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History of the Clean Water Act

June 15, 2021
Clear lake surrounded by trees on a sunny day

The Clean Water Act is a cornerstone of U.S. environmental regulations. Originating from the Federal Water Pollution Control Act of 1948, the policy’s goal is to protect streams, rivers, lakes and bays throughout the United States. It allows the Environmental Protection Agency (EPA) to define water quality and wastewater standards for industries, managing the discharge of pollutants in navigable waterways. The Clean Water Act also regulates point source water pollution. These single identifiable sources include leaking pipes, ditches, farms, smoke stacks and more.

This regulation impacts countless industries, from agriculture to manufacturing to sewage treatment. Understanding the history of the Clean Water Act as well as other environmental regulations is critical to knowing where the regulation will be moving in the future. Learn more about its past and future below.

An Evolving Regulation

The Federal Water Pollution Control Act was the first substantial U.S. regulation to address water pollution. It came following the massive growth and expansion after World War II when waterways across the U.S. were feeling the impact from industrial and urban pollution. Previously smaller laws, such as the Refuse Act, attempted to address the issue, but still bodies were being contaminated. However, when the final version of the Federal Water Pollution Control Act was passed, it only protected interstate waterways, which many argued meant it was still too weak to be effective.1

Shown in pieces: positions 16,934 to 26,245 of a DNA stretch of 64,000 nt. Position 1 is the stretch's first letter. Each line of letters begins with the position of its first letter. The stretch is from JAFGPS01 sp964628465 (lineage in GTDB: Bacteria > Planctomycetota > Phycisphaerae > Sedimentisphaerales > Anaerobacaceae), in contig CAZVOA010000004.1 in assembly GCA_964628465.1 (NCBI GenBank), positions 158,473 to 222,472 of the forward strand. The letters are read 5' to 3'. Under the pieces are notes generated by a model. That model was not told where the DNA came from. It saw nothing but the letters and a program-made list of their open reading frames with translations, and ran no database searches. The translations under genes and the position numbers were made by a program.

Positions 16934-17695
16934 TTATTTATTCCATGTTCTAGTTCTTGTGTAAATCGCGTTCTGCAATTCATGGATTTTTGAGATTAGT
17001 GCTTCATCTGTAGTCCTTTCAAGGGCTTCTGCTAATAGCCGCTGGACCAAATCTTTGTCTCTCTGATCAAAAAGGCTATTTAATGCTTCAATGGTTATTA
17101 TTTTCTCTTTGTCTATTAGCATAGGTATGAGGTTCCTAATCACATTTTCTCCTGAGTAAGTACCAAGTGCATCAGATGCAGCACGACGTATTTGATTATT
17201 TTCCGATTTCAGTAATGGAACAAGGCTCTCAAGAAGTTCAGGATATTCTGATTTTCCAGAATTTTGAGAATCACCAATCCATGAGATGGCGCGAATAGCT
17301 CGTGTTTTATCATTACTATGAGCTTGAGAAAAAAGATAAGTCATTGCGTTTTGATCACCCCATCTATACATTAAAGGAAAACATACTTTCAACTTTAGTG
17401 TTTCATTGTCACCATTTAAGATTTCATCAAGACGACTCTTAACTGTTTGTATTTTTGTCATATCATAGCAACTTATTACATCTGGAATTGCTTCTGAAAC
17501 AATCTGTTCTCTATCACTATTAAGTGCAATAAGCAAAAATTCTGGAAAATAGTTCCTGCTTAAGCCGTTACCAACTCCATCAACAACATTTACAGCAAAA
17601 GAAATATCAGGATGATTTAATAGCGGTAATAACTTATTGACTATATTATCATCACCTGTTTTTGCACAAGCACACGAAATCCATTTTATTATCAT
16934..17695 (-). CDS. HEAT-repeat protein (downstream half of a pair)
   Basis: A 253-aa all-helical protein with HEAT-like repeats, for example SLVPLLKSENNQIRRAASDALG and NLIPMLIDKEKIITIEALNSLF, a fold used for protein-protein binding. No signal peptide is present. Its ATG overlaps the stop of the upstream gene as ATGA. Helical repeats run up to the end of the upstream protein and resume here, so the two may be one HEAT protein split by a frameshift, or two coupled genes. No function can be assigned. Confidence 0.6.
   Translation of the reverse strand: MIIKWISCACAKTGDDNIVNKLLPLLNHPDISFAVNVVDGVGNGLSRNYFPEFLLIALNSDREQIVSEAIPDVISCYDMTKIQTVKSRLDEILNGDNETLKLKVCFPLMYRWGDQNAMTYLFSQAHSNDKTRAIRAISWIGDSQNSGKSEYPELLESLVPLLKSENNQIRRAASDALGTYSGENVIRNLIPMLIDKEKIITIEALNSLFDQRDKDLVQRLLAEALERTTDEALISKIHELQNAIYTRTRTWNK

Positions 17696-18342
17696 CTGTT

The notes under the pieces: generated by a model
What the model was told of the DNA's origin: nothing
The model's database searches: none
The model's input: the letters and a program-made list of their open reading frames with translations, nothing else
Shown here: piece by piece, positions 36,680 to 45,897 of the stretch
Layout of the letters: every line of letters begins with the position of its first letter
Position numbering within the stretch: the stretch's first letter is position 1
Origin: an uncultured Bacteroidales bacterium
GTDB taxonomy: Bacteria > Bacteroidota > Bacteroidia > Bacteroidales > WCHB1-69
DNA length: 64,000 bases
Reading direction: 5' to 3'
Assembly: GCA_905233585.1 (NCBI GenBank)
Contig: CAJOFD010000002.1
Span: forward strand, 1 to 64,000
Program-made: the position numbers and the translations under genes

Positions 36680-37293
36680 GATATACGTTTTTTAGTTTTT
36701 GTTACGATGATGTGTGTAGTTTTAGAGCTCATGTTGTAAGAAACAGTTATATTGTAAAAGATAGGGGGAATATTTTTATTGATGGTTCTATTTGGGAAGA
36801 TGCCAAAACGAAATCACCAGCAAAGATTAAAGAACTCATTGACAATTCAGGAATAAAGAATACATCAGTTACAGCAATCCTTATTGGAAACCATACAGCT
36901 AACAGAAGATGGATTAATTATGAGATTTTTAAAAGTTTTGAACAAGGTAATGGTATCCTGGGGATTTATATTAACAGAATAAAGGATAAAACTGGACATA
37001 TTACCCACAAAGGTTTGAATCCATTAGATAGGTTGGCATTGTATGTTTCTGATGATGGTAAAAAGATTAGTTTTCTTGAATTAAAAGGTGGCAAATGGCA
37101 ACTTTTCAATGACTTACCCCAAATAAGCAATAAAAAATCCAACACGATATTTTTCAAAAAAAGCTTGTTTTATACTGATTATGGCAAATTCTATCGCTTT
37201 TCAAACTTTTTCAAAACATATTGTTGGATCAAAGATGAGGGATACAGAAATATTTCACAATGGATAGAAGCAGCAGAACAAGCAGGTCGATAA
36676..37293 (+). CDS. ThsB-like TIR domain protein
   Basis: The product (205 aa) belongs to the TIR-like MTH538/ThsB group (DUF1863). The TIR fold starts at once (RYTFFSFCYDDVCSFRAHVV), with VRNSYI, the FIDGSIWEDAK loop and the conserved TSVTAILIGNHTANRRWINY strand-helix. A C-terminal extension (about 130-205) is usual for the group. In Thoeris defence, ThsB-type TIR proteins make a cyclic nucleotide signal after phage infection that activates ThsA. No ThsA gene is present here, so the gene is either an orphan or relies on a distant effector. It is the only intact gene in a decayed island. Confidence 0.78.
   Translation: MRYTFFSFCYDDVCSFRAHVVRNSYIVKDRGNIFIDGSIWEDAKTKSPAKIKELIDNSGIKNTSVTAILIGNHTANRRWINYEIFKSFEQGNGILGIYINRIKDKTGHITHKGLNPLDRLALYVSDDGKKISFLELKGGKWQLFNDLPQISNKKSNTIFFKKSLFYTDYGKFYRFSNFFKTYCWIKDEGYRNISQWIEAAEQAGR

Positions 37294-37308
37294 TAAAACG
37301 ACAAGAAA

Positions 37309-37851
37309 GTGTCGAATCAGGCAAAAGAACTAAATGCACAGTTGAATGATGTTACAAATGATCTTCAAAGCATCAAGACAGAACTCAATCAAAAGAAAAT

In 1972, amendments were added, giving shape to today’s Clean Water Act. Throughout the 1960s, the need for protection of bodies of water in the U.S. came to the public’s attention. Events and chronic problems were making the news, from bacteria levels in the Hudson River to a massive fish kill in one Florida lake.2 Another news story was a series of fires on Ohio’s Cuyahoga River. In 1969, an oil slick caught fire near downtown Cleveland. This was the third time the river had caught fire, which garnered national attention.1

The Environmental Protection Agency had just been established two years before when the Clean Water Act was passed. Congress overrode a veto by President Richard Nixon to bring it to fruition.2 The EPA outlines that the Clean Water Act accomplished the following:

  • Established the basic structure for regulating pollutant discharges into the waters of the United States.
  • Gave EPA the authority to implement pollution control programs such as setting wastewater standards for industry.
  • Maintained existing requirements to set water quality standards for all contaminants in surface waters.
  • Made it unlawful for any person to discharge any pollutant from a point source into navigable waters, unless a permit was obtained under its provisions.
  • Funded the construction of sewage treatment plants under the construction grants program.
  • Recognized the need for planning to address the critical problems posed by nonpoint source pollution.3

The Future of Clean Water